2000-year-old foetus was discovered in the belly of an Egyptian mummy

Date:28 January 2022 Author: Micayla Vellai Tags:, , , ,

History aficionados – prepare to have your mind blown! A 2000-year-old foetus was discovered in the belly of an Egyptian mummy.

Polish researchers made the fascinating discovery which is the first time in history that such a finding has ever been recorded.

The research was conducted specifically by The Warsaw Mummy Project, which is headed by bio-archeologist Marzena Ożarek-Szilke from the University of Warsaw, and archaeologist Woljclech Ejsmond from the Polish Academy of Sciences.

These researchers reportedly discovered that the foetus itself was preserved and remained in the untouched uterus. This comes as a result of it being “pickled,” keeping it intact over the millennia since the mummy died.

“Blood pH in corpses, including content of the uterus, falls significantly, becoming more acidic, concentrations of ammonia and formic acid increase with time. The placement and filling of the body with natron significantly limited the access of air and oxygen. The end result is an almost hermetically sealed uterus containing the foetus,” the researchers express in a blog post.

“The change from alkaline to acidic environment led to partial decomposition of the foetal bones, especially to washing out minerals – of which there was not much anyway, because mineralisation is very weak during the first two trimesters of pregnancy and accelerates later.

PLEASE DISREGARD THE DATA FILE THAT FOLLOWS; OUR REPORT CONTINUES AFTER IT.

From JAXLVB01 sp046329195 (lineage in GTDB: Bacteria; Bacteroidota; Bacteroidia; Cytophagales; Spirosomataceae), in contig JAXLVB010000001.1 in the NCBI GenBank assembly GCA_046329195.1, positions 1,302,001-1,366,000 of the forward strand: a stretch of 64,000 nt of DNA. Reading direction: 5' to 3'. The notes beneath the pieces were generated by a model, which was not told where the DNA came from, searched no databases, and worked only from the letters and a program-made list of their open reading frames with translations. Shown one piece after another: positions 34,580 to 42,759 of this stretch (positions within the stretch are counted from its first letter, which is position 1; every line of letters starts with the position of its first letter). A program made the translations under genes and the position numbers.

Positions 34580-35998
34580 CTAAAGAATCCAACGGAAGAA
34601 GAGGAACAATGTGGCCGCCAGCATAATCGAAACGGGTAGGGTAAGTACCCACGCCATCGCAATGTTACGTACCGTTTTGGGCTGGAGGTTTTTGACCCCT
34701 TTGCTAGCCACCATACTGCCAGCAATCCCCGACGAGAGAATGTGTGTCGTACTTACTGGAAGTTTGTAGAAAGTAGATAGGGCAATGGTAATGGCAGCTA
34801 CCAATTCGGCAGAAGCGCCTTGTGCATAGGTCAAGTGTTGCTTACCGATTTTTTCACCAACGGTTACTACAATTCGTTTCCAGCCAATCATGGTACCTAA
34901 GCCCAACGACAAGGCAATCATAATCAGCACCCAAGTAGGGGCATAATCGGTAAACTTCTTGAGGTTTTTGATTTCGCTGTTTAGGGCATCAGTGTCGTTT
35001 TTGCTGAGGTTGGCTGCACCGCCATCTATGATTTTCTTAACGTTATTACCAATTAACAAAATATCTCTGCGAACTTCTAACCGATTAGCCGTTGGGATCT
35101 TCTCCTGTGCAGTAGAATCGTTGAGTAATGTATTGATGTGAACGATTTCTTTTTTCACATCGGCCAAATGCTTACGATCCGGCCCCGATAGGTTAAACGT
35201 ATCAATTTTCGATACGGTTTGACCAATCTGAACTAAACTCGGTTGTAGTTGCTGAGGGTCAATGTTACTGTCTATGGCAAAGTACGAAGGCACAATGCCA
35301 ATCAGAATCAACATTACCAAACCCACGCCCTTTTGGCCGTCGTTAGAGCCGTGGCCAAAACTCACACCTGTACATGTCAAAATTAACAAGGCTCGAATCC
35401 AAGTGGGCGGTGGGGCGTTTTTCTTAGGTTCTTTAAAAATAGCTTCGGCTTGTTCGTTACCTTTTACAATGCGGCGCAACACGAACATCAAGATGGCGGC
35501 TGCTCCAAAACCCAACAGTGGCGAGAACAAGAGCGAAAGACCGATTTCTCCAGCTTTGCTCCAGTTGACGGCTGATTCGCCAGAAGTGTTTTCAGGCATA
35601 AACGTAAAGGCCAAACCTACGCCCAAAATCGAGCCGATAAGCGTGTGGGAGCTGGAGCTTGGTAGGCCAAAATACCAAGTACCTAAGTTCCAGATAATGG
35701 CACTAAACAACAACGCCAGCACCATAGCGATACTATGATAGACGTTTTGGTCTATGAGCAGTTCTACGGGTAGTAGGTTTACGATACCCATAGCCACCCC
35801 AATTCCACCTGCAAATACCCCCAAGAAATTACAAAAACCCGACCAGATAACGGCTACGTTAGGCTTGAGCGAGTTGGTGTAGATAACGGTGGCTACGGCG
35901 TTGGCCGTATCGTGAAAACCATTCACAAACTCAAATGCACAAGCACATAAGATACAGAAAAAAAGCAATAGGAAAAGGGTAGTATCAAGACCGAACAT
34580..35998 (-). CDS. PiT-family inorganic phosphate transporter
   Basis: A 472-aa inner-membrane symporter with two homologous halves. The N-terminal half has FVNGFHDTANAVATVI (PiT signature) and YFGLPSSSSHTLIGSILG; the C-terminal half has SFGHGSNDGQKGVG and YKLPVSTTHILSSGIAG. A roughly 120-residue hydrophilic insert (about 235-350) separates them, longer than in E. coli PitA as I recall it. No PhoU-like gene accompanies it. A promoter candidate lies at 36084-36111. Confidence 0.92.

“This process of bone demineralisation in acidic environment can be compared to an experiment with an egg. Picture putting an egg into a pot filled with an acid. The eggshell is dissolving, leaving only the inside of the egg (albumen and yolk) and the minerals from the eggshell dissolved in the acid. A similar dissolution of bones occurs in the acidic environment of bogs. The bog bodies sometimes do not have bones because of a similar process,” they add.

In their case, they have two different mummies because of the two different mummification processes. The foetus was said to be in an acidic environment that later dried-up during the embalming of the mother.

They go on to explain in their blog post that during the mummification process, the deceased woman was covered with a sodium called natron  in order to dry the body but this also resulted in the drying of the uterus and foetus.

“So, another mummification process happened, the mineralisation of the foetus,” they explain.

“During the drying minerals from bones, which were dissolved in the amniotic fluid, deposited in the soft tissues of the foetus and uterus. As an effect, there are the highly mineralised foetus and uterus.”

Picture: A. Leydo/Warsaw Mummy Project

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